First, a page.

The human nose is a battleground for bacteria and some of them could prove to be our allies.
Researchers have discovered a new antibiotic, produced by nose-dwelling bacteria, that kills antibiotic-resistant superbugs, including MRSA.
The study, published in Nature, shows that the human microbiome — the microorganisms living on and within us — could be an important source for new antibiotics, desperately needed as infectious bacteria become resistant to our current antibiotic drugs.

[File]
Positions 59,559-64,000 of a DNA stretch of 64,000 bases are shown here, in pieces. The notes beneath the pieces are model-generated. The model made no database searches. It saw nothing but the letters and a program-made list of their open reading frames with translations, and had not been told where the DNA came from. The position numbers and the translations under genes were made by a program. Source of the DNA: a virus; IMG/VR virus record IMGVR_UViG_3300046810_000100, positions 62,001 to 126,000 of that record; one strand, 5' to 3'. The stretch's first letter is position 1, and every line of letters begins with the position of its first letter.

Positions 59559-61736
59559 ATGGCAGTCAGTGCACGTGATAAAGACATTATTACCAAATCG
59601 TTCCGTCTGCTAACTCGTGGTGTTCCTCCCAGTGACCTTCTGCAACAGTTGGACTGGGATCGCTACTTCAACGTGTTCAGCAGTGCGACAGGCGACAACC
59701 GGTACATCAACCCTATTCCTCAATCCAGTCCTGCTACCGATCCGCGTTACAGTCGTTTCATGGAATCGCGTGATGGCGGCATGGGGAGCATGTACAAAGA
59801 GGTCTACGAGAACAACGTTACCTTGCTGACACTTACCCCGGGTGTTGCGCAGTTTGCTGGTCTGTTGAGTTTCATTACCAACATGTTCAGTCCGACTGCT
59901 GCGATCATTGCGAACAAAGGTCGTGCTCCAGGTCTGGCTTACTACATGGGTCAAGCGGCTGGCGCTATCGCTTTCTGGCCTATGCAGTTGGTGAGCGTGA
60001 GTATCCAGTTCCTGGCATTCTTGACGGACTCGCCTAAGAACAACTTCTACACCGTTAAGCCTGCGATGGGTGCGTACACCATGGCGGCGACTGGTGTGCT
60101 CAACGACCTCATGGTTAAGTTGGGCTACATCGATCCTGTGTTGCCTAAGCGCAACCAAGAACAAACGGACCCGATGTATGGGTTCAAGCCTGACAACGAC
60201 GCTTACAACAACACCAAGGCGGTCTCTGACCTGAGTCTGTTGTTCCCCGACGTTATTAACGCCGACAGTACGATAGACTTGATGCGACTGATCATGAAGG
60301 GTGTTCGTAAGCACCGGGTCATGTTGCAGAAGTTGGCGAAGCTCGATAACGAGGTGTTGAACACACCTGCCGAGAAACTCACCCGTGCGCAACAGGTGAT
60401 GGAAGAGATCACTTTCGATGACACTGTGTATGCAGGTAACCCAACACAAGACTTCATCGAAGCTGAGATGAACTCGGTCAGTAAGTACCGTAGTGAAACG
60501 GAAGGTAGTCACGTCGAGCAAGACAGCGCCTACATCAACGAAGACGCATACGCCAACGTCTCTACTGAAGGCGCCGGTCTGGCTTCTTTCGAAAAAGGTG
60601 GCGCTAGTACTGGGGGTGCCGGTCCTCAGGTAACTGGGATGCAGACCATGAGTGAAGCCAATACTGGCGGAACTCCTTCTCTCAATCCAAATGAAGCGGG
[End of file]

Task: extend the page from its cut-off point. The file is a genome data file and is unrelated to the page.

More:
“It was totally unexpected to find a human associated bacterium to produce real antibiotics,” says Andreas Peschel, a lead scientist of the study and microbiologist at the University of Tübingen, Germany.
“It’s not just a new molecule, it’s … a new mode of action that gives hope,” he says.